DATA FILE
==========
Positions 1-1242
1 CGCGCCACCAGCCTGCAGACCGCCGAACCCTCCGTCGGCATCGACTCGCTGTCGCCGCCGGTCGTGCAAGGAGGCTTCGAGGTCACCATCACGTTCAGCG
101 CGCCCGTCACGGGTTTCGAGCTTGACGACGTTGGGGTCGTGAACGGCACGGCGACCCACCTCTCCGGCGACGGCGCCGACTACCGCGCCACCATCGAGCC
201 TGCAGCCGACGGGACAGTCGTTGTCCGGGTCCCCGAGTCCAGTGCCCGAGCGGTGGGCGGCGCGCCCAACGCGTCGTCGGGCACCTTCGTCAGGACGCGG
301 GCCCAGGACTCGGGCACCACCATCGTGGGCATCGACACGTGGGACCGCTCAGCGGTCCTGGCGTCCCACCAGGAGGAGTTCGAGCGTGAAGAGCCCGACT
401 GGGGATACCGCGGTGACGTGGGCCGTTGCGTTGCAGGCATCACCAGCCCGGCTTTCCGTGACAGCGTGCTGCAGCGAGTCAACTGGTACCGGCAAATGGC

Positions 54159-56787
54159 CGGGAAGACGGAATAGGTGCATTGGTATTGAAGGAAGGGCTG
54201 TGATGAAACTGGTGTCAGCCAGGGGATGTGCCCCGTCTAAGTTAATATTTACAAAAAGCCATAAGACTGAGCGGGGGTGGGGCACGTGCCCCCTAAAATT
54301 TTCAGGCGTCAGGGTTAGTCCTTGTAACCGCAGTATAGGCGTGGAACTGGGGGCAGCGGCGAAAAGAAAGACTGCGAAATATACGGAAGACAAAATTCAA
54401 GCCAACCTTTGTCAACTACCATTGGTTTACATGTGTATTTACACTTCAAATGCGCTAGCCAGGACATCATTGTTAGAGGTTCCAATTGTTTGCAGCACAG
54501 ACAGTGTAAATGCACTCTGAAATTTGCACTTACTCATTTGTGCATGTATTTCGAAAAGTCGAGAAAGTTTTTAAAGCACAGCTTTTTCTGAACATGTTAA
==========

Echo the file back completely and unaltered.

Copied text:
Positions 1-1242
1 CGCGCCACCAGCCTGCAGACCGCCGAACCCTCCGTCGGCATCGACTCGCTGTCGCCGCCGGTCGTGCAAGGAGGCTTCGAGGTCACCATCACGTTCAGCG
101 CGCCCGTCACGGGTTTCGAGCTTGACGACGTTGGGGTCGTGAACGGCACGGCGACCCACCTCTCCGGCGACGGCGCCGACTACCGCGCCACCATCGAGCC
201 TGCAGCCGACGGGACAGTCGTTGTCCGGGTCCCCGAGTCCAGTGCCCGAGCGGTGGGCGGCGCGCCCAACGCGTCGTCGGGCACCTTCGTCAGGACGCGG
301 GCCCAGGACTCGGGCACCACCATCGTGGGCATCGACACGTGGGACCGCTCAGCGGTCCTGGCGTCCCACCAGGAGGAGTTCGAGCGTGAAGAGCCCGACT
401 GGGGATACCGCGGTGACGTGGGCCGTTGCGTTGCAGGCATCACCAGCCCGGCTTTCCGTGACAGCGTGCTGCAGCGAGTCAACTGGTACCGGCAAATGGC

Positions 54159-56787
54159 CGGGAAGACGGAATAGGTGCATTGGTATTGAAGGAAGGGCTG
54201 TGATGAAACTGGTGTCAGCCAGGGGATGTGCCCCGTCTAAGTTAATATTTACAAAAAGCCATAAGACTGAGCGGGGGTGGGGCACGTGCCCCCTAAAATT
54301 TTCAGGCGTCAGGGTTAGTCCTTGTAACCGCAGTATAGGCGTGGAACTGGGGGCAGCGGCGAAAAGAAAGACTGCGAAATATACGGAAGACAAAATTCAA
54401 GCCAACCTTTGTCAACTACCATTGGTTTACATGTGTATTTACACTTCAAATGCGCTAGCCAGGACATCATTGTTAGAGGTTCCAATTGTTTGCAGCACAG
54501 ACAGTGTAAATGCACTCTGAAATTTGCACTTACTCATTTGTGCATGTATTTCGAAAAGTCGAGAAAGTTTTTAAAGCACAGCTTTTTCTGAACATGTTAA